The Sixth Extinction

Drop everything and read The Sixth Extinction by Elizabeth Kolbert.  She is a writer for the New Yorker magazine and writes about science superbly well.

Unless we eliminate CO2 emissions now the oceans are going to die in less than 200 years.  When the oceans die, almost all multicellular organisms are going to die with it: the air won't be breathable. The situation will be similar to the greatest extinction of all, the Great Dying at the boundary between the Permian and Triassic periods, which not coincidentally is the boundary between the Paleozoic and Mesozoic eras.

In fact, the "debate" about global climate change is a sideshow: if we continue to follow the business as usual scenario the world as we know it will cease to exist in just a few generations. 

There is no longer any room for climate deniers in politics.   There is no longer any time for inaction. The world must act now.

Edward

Tuesday, November 12, 2013

Leo 4.11 final: Python scripting IDE

Leo 4.11 final is now available here.

Leo is a PIM, an IDE and an outliner for programmers, authors and web designers. Leo's unique features organize data in a revolutionary way. Python scripts can easily access all parts of Leo outlines. See Leo's tutorial for more information.

The highlights of Leo 4.11:
---------------------------

- Leo's tutorials have been rewritten and simplified.
- Greatly improved abbreviations, including templates.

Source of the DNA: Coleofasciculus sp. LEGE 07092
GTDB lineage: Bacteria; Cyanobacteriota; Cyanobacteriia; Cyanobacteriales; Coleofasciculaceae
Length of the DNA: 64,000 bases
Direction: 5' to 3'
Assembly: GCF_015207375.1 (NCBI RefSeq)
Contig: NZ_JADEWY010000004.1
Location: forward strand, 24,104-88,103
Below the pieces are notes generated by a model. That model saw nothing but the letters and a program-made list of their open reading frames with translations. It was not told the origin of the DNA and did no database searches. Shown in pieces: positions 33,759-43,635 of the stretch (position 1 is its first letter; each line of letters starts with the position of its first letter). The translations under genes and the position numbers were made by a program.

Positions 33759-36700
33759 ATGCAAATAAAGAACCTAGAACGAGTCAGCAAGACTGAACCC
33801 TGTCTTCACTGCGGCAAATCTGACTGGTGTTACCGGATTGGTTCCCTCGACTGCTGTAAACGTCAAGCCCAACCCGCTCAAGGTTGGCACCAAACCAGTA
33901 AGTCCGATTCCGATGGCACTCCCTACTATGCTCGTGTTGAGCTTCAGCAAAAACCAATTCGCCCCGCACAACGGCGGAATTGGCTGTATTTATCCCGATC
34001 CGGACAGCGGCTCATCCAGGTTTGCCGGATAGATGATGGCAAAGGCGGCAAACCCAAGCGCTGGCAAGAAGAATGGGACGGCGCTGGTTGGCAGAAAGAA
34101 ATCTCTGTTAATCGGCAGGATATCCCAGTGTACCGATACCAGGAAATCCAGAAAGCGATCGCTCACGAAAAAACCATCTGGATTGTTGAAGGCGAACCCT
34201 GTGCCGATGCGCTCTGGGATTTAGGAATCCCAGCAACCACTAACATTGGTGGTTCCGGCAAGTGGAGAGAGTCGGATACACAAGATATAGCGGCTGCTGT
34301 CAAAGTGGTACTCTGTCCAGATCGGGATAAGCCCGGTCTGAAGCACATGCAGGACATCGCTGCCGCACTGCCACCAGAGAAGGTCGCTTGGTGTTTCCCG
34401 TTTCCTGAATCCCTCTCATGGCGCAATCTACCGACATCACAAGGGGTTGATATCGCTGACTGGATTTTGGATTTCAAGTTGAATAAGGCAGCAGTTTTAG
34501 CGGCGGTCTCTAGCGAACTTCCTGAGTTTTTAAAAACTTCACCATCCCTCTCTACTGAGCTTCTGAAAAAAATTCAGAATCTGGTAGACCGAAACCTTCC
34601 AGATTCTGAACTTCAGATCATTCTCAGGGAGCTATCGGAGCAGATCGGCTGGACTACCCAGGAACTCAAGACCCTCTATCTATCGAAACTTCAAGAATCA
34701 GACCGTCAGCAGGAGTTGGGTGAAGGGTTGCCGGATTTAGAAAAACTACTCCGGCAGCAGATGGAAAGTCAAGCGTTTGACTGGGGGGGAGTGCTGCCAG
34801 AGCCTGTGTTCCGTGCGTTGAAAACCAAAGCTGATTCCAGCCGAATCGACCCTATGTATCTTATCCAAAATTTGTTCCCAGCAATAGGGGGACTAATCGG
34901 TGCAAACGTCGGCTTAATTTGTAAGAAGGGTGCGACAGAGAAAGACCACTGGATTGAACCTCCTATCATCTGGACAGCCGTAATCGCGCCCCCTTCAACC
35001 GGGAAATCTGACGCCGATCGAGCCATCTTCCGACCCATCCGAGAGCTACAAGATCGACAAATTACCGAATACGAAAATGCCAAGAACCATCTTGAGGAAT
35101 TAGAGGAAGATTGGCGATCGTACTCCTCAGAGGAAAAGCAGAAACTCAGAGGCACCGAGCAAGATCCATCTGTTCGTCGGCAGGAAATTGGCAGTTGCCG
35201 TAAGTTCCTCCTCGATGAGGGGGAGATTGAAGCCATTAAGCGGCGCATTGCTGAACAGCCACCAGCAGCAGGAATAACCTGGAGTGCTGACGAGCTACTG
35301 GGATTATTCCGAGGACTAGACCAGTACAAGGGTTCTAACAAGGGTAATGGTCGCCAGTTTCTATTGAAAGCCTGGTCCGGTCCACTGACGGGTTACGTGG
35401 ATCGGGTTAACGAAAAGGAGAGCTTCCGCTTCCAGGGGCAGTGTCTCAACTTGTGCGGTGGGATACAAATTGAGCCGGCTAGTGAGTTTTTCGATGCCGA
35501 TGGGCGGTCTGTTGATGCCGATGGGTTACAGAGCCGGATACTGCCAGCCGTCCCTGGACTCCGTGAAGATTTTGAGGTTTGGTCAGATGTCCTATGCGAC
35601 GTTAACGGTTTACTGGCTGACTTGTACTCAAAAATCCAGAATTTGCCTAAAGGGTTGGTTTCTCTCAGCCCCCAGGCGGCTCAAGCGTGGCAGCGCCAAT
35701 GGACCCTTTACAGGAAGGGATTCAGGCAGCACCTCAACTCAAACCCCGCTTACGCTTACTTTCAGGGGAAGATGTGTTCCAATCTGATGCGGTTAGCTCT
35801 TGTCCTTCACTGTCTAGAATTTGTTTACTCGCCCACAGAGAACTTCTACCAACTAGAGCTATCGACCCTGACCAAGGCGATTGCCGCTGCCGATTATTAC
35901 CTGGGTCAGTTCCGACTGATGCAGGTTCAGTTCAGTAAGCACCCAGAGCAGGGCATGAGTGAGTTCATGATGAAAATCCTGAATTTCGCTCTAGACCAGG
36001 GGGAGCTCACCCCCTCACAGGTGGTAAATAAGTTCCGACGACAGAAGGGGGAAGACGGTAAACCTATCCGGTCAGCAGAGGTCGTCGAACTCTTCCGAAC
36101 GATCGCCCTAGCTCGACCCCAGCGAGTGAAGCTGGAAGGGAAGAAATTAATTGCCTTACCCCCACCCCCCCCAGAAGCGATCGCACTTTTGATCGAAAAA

- Clones are now valid anywhere in @file nodes.
- Leo now warns if a .leo file is open elsewhere.
- Leo's IPython bridge now works with IPython 1.x.
- Added support for @testsetup and @testclass.
- Added support for sessions.
- Added colorizing themes.
- A colored border highlights the pane with focus.
- Added support for the clojure, markdown and TypeScript languages.
- Added importers for .ipynb, .otl and vimoutliner files.
- Many new and improved commands, plugins and scripts.
- Dozens of bug fixes and code-level improvements.

Links:
------
Leo:       http://leoeditor.com
Docs:      http://leoeditor.com/leo_toc.html
Tutorials: http://leoeditor.com/tutorial.html
Forum:     http://groups.google.com/group/leo-editor
Download:  http://sourceforge.net/projects/leo/files/
Bzr:       http://code.launchpad.net/leo-editor/
Quotes:    http://leoeditor.com/testimonials.html

Friday, November 1, 2013

Leo 4.11b1 released

Leo 4.11 b1 is now available at: https://sourceforge.net/projects/leo/files/Leo/4.11-b1/
Leo 4.11 contains over a year's work on Leo.

Leo is a PIM, an IDE and an outliner for programmers, authors and web
designers. Leo's unique features organize data in a revolutionary way.
See http://leoeditor.com/tutorial.html

The highlights of Leo 4.11:
---------------------------

- Leo's tutorials have been rewritten and simplified.
- Greatly improved abbreviations, including templates.
- Clones are now valid anywhere in @file nodes.
- Leo now warns if a .leo file is open elsewhere.
- Leo's IPython bridge now works with IPython 1.x.
- Added support for @testsetup and @testclass.
- Added support for sessions.
- Added colorizing themes.
- A colored border highlights the pane with focus.
- Added support for the clojure, markdown and TypeScript languages.
- Added importers for .ipynb, .otl and vimoutliner files.
- Many new and improved commands, plugins and scripts.
- Dozens of bug fixes and code-level improvements.

Links:
------
Leo:       http://leoeditor.com
Docs:      http://leoeditor.com/leo_toc.html
Tutorials: http://leoeditor.com/tutorial.html
Forum:     http://groups.google.com/group/leo-editor
Download:  http://sourceforge.net/projects/leo/files/
Bzr:       http://code.launchpad.net/leo-editor/
Quotes:    http://leoeditor.com/testimonials.html







Edward

Obama takes "full responsibility" for spying on virtually everyone?

Here's how the President can truly take full responsibility for the spying mess: grant Edward Snowden a full pardon for all acts committed to date.  Nothing else will convince me his words aren't empty.